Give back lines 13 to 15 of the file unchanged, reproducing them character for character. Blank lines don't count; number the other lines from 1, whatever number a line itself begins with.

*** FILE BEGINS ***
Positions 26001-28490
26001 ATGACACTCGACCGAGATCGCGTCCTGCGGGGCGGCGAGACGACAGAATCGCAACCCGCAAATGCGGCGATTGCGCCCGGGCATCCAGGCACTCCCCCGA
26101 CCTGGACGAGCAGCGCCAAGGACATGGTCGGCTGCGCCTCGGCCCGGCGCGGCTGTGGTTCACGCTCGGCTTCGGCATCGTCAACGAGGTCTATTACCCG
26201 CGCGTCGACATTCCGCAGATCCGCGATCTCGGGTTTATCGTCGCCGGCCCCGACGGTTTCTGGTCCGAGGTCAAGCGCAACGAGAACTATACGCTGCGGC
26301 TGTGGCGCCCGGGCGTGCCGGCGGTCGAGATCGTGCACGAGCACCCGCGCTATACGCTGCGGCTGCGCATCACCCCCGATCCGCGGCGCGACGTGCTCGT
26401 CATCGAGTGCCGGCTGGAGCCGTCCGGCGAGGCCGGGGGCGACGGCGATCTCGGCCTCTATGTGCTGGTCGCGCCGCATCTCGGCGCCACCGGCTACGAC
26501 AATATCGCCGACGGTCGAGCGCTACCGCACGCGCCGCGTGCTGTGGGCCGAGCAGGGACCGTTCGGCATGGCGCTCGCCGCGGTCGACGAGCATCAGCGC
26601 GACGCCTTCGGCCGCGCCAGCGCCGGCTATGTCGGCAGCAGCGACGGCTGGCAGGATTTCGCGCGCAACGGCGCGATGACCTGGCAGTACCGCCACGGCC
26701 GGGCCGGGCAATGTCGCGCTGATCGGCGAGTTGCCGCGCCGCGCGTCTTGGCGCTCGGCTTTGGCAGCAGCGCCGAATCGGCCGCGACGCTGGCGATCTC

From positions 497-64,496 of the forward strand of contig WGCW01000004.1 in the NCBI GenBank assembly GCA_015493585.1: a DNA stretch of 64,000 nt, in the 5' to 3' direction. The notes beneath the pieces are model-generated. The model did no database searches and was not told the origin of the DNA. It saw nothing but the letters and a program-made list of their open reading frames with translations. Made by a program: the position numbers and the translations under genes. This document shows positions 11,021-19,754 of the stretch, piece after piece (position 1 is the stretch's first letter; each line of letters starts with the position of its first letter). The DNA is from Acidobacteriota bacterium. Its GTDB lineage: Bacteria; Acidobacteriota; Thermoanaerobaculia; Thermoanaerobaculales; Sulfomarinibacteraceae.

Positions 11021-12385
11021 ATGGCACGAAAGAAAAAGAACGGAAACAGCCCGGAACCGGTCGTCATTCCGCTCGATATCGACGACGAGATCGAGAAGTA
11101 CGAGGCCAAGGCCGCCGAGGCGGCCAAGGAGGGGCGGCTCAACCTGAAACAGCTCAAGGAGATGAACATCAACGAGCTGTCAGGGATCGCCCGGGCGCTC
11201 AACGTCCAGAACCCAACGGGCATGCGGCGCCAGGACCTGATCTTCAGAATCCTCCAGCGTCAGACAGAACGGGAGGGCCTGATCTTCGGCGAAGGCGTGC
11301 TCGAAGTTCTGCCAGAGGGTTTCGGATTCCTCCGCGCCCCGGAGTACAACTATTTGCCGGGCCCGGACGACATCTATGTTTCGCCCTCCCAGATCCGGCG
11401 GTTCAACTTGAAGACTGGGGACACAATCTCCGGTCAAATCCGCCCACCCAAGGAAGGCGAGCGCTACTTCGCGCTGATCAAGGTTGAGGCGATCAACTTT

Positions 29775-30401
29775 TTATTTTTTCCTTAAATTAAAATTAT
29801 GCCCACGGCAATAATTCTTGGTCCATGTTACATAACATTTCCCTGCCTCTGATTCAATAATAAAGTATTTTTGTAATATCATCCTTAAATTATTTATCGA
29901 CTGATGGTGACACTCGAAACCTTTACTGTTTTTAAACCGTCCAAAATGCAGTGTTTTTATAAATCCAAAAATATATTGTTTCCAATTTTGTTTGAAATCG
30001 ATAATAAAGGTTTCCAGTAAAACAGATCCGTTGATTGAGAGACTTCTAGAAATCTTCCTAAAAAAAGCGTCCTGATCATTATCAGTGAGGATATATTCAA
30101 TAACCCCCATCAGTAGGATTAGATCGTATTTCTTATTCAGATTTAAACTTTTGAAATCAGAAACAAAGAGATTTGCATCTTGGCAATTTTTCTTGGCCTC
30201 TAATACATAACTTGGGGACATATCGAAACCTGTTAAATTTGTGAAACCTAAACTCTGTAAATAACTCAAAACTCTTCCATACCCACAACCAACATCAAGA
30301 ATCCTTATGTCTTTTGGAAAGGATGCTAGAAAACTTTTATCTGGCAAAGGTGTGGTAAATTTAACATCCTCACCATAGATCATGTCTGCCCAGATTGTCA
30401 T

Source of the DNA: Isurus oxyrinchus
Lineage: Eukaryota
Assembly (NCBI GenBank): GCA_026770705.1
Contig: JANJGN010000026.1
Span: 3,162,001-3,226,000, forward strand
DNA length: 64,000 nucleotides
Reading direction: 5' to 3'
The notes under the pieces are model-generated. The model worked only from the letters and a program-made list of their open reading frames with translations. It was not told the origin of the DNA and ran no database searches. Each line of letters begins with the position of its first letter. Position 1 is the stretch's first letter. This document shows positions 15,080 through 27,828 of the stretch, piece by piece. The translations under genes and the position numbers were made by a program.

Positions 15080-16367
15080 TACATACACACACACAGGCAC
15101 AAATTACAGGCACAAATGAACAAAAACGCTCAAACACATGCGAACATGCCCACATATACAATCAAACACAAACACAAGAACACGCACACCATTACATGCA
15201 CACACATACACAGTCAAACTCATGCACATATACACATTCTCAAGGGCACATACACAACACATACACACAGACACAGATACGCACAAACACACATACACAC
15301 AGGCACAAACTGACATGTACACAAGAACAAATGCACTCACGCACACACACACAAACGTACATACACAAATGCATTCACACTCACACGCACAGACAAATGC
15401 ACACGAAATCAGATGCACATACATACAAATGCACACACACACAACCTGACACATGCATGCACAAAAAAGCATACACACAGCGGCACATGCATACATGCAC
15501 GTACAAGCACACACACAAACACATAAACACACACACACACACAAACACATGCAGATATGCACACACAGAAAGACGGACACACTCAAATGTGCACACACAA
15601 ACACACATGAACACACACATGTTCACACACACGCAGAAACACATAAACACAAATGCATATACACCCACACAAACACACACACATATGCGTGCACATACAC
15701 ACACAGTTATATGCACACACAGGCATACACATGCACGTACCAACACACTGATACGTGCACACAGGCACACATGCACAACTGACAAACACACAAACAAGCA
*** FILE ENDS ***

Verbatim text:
11101 CGAGGCCAAGGCCGCCGAGGCGGCCAAGGAGGGGCGGCTCAACCTGAAACAGCTCAAGGAGATGAACATCAACGAGCTGTCAGGGATCGCCCGGGCGCTC
11201 AACGTCCAGAACCCAACGGGCATGCGGCGCCAGGACCTGATCTTCAGAATCCTCCAGCGTCAGACAGAACGGGAGGGCCTGATCTTCGGCGAAGGCGTGC
11301 TCGAAGTTCTGCCAGAGGGTTTCGGATTCCTCCGCGCCCCGGAGTACAACTATTTGCCGGGCCCGGACGACATCTATGTTTCGCCCTCCCAGATCCGGCG